Jason Brenner, From the Boardroom to the Bathroom: Ramblings on Life by a Typical 24-Year-Old Male (Writer’s Showcase, 2000)
[originally posted 14Mar2000]
My first book review in over a month! (No thanks to Gunter Grass and E. C. Large… I’m finishing them, slowly, I promise.)
Humorous journalists, when attempting to publish a full-length collection, run into some pretty rarefied territory. Everyone knows who Dave Barry is. Everyone knows who Hunter S. Thompson is. Almost everyone knows who P. J. O’Rourke is, and those who profess not to are tree-hugging snivelling little communists who are frantically trying to rewrite history to prove that Stalin never hurt a fly and the Russians actually won World War II. (Well, okay, they did, kinda. But the analogy still stands!, as a wiser man than I once said.) How many of you know who Neil Zurcher is? Bill Cardille? Uh huh. That’s the problem with regional journalists who release books. Like cheap claimers finding themselves in the Breeders’ Cup, they’re often so outclassed that their names fade into oblivion, whether they deserve it or not.
This isn’t always the case, though. If Neil Zurcher is Ricks Natural Star (who finished dead last, and damn close to dead, in the 1996 Breeders’ Cup Turf), you can at least consider Jason Brenner as Budroyale, who was second by not-too-much in last year’s Breeders’ Cup Classic (burning a good $50 or so of my hard-earned greenbacks). His head was in the right place, and he proved his ability to run with the big boys, but something was missing (obviously, since it was the winner’s first win in six months and his last to date). In the case of Budroyale, I’m still trying to figure it out. In the case of Brenner, I latched onto it pretty quickly: focus.
Barry and O’Rourke put out books on one subject. We’re used to that these days, even in newspaper-article-compilations. The last really popular miscellaneous compilation book was Thompson’s immortal The Great Shark Hunt (and most of Thompson’s books, of course, are of the one-subject variety), and that came out way, way back in… I don’t remember. But it’s been a long time. Trust me on this. [ed. note 2013: it came out in 1972.] So moving from subject to subject as quickly as Brenner does here tends to jar somewhat against the skull.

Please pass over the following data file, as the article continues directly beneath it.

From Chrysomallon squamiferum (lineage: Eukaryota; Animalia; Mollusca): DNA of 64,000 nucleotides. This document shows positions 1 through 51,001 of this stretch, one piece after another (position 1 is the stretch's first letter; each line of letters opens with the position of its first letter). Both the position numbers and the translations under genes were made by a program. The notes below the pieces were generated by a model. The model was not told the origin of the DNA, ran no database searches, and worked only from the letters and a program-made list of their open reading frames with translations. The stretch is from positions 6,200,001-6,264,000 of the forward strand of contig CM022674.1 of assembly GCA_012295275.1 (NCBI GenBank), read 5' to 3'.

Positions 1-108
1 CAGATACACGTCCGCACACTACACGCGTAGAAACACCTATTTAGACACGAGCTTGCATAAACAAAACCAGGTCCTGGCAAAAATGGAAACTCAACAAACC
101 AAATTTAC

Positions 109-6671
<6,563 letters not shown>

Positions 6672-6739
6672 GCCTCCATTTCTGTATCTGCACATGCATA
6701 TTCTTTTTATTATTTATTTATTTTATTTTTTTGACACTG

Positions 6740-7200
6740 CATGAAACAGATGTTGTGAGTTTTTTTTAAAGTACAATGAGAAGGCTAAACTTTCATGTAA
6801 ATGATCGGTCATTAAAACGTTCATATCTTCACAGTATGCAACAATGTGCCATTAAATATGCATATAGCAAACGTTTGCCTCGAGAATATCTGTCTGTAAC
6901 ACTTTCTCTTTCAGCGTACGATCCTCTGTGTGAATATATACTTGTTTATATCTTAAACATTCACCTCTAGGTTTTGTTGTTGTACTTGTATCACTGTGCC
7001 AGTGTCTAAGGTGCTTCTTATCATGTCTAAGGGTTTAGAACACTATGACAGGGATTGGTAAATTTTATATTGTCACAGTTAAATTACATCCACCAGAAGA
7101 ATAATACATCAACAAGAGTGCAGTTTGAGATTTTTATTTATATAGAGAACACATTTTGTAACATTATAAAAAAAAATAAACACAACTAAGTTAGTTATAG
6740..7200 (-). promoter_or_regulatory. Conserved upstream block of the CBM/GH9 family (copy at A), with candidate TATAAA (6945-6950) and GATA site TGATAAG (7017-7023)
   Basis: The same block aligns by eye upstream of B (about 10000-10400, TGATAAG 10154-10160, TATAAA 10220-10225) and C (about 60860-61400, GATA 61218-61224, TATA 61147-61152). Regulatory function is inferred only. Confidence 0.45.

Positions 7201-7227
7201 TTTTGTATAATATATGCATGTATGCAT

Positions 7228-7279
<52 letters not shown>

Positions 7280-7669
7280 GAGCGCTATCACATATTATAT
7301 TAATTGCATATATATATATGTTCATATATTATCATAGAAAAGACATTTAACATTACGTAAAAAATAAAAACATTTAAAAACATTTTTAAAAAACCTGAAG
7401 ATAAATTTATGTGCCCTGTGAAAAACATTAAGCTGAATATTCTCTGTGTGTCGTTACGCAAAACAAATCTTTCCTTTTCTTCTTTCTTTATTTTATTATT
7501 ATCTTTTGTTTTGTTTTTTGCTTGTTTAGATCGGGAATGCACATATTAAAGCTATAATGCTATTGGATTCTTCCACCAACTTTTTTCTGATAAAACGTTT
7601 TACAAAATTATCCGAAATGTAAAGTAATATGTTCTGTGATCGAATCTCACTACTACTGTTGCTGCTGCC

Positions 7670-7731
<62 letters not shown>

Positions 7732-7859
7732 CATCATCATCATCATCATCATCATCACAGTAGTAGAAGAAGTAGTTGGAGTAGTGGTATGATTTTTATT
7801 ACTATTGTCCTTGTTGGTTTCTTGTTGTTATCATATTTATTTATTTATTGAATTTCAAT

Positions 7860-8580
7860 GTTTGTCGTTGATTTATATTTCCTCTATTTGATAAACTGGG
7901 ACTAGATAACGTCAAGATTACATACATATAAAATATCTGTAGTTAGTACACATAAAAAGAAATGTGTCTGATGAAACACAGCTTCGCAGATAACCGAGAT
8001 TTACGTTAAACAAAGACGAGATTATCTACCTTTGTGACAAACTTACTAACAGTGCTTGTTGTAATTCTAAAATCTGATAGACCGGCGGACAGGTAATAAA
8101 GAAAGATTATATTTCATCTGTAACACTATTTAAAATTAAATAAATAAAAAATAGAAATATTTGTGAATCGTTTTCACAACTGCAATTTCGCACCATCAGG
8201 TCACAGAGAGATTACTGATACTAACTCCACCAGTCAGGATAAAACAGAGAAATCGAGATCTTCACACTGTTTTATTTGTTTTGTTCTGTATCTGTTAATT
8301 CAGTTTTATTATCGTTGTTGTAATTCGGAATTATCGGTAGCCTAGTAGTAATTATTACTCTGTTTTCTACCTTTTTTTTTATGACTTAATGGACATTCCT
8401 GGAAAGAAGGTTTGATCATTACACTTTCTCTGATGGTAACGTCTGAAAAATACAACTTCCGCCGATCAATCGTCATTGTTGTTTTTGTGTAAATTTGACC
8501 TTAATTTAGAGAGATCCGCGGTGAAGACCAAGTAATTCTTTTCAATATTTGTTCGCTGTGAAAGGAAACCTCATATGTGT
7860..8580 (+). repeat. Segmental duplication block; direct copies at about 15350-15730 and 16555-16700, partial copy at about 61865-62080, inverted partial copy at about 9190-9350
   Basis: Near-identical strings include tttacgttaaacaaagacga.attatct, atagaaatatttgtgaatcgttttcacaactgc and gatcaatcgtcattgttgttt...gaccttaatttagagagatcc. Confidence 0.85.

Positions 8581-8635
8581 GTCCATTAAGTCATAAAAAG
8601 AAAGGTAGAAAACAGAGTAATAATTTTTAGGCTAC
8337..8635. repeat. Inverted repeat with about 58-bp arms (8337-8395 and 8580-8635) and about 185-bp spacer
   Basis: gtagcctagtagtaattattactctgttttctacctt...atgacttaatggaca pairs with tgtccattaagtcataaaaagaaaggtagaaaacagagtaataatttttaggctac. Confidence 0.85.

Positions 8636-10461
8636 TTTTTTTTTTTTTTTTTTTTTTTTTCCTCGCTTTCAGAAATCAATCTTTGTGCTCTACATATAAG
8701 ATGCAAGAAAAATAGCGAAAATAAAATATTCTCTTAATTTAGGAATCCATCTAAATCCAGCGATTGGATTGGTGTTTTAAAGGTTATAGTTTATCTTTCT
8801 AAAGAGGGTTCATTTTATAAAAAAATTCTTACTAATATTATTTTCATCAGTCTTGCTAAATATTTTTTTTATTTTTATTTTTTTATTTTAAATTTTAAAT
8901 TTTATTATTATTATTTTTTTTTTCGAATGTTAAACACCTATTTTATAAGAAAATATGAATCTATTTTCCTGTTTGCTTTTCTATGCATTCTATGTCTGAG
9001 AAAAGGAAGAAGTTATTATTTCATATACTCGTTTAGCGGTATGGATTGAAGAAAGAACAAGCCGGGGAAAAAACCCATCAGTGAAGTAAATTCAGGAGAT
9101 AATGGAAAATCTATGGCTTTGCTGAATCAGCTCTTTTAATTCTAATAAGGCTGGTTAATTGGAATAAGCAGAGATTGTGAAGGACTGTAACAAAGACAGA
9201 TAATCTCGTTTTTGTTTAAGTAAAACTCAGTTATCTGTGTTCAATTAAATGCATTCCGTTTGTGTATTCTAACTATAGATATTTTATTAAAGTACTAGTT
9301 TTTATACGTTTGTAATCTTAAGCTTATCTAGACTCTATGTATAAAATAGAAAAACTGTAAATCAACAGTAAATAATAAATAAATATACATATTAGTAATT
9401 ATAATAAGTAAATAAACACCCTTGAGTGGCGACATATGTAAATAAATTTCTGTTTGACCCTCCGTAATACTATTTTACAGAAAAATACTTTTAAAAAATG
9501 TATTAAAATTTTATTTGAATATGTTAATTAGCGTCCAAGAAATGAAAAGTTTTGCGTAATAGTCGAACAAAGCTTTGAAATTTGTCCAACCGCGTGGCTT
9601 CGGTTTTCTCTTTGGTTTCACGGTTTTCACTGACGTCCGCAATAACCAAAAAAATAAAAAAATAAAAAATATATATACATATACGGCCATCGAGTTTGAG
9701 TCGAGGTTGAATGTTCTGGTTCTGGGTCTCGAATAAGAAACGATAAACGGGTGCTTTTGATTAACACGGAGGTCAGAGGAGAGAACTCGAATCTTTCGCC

This is not to say it’s a bad read. In fact, it’s a pretty good read, and I found myself laughing in far too many places to feel comfortable; I saw way too much of my own life between the beginning of college and my own twenty-four-year-old year for my own comfort. (And Jason, let me warn you: the things you realized you’re losing someday when you hit your twenty-fourth birthday are all gone by the time you’re thirty. If you’re lucky, the bastards will let you keep your sense of humor… but that’s it.) And the things I didn’t recognize, well, those are even funnier. If you don’t know how a thinking human being is capable of breaking his nose while playing a game of one-handed co-ed touch football, you should probably pick this book up. If you have a son who’s going into college soon (or perhaps grade school, these days), this should most likely be required reading, especially if you’ve been able to successfully block your own college days out of your head.
It’s also a quick read, nothing incredibly deep, which is exactly what I needed after twelve hundred pages of Günter Grass and four hundred pages of E. C. Large and his plant pathology, and since I know some of you are looking for light reads to balance out the heavy stuff on your plates this year, I’d stick this somewhere on the list– like a good sherbet, it cleanses the palate between meditations on Nazis and fungi before moving on to the plight of Jewish immigrants in turn-of-the-century New York (not that anyone else would go from Dog Years to Call It Sleep in one month–at least, not without a masochistic/suicidal bent to their personalities).
In short, although I blew that about three paragraphs ago, it’s a pretty solid debut, and once this columnist for the Hartford Courant has enough material under his belt to start doing one-subject books, it’s entirely possible that we will find ourselves looking at the new Brenner during those times, these days, when we’re torn between the new Barry and the new O’Rourke. A promising beginning. ** ½